7 Big Myths About Supplements, Debunked By Experts

#1: If they’re natural, they’re good for you.

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A woman holds up a vitamin supplement. Experts explain misconceptions about supplements.
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Since the days of those surprisingly delicious Flinstones gummies you might have taken as a kid, you've probably thought of vitamins as a way to stay healthy, right up there with brushing your teeth twice a day. But there are a number of misconceptions about supplements that have made their way into the wellness canon. What can they actually do for your health? Do they really work? And which ones should you be taking? Experts say that people often believe certain myths about vitamins and supplements that just aren’t true at all.

When it comes to deciding what to take, it can be tempting to just hop on whatever is trending at the moment or take whatever your friends swear by. But this method doesn't take into consideration your specific lifestyle, health needs, and more. Instead, experts suggest talking to your doctor about what your body, specifically, could use a boost of, as well as doing quality research. Your doctor should know about supplements you're taking anyway, as they could interfere with any prescriptions you're on.

The more you know, the more empowered you are to make the right health decisions for you. Here are some common misconceptions about supplements, according to experts.


If They're Natural, They're Good For You

"One of the biggest misconceptions that people have about the supplements is that they think they are all natural which means that they are not harmful," Inna Lukyanovsky, PharmD, a functional medicine practitioner and gut and hormones expert, tells Bustle. "The reality is that not all 'natural' claiming products are derived from well-tested 'clean' sources," she says. Do some research into the brands you're considering to see how extensively they've tested their products, so that you have a good idea of what you're buying.


Different Brands Of The Same Supplement Are The Same

Any bottle of fish oil pills might seem the same to you, but that really isn't true. "Another big misconception is to think that there is no difference whether you buy an expensive quality product or inexpensive same main ingredient product," Lukyanovsky says. When it comes to supplements, you really do get what you pay for. "The quality brands invest into clinical studies of their product including safety, efficacy, allergens, etc.," she says. "More reputable brands label their products non-GMO and check each batch for cross contamination with the allergens."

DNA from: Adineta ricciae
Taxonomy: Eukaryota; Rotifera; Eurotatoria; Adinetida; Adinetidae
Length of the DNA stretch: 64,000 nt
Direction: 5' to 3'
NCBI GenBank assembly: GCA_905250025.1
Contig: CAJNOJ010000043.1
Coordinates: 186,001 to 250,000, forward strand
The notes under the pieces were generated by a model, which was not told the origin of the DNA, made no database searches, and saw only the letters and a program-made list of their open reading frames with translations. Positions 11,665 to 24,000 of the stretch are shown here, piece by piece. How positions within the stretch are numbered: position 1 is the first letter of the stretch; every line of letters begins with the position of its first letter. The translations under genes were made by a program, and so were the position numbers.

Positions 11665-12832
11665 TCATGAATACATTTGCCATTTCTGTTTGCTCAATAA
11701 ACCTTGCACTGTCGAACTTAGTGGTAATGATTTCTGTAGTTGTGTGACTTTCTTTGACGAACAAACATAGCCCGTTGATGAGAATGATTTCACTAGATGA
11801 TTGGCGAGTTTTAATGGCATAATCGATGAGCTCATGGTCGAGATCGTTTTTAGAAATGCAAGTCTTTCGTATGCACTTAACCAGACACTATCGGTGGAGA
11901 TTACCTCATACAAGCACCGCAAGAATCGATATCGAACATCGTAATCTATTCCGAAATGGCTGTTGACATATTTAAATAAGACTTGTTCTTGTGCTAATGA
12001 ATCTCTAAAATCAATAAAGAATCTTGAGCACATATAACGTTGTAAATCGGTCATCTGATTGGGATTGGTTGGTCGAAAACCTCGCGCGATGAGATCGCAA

Multivitamins Prevent Illness

There's a reason the saying is "an apple a day keeps the doctor away" and not "a multivitamin a day keeps the doctor away."

"Many people believe they can promote general health and ward off serious conditions such as cardiovascular diseases and cancer," Dr. Morton Tavel, MD, author of Health Tips, Myths and Tricks: A Physician's Advice, tells Bustle. "But the facts don't support these contentions," he says. "Clinical trials repeatedly fail to show the benefit of multivitamin supplements to healthy people." In fact, you could even run into the problem of getting too much of some vitamins, such as vitamin A and calcium, both of which can be risky for your health, Dr. Tavel says. An NIH-funded study of over 27,000 people published in 2019 in Annals of Internal Medicine found that people who took dietary supplements had the same risk of dying as those who got key nutrients through food. People who took more than 1,000 milligrams of supplemental calcium per day also had an increased risk of dying from cancer than those who didn’t.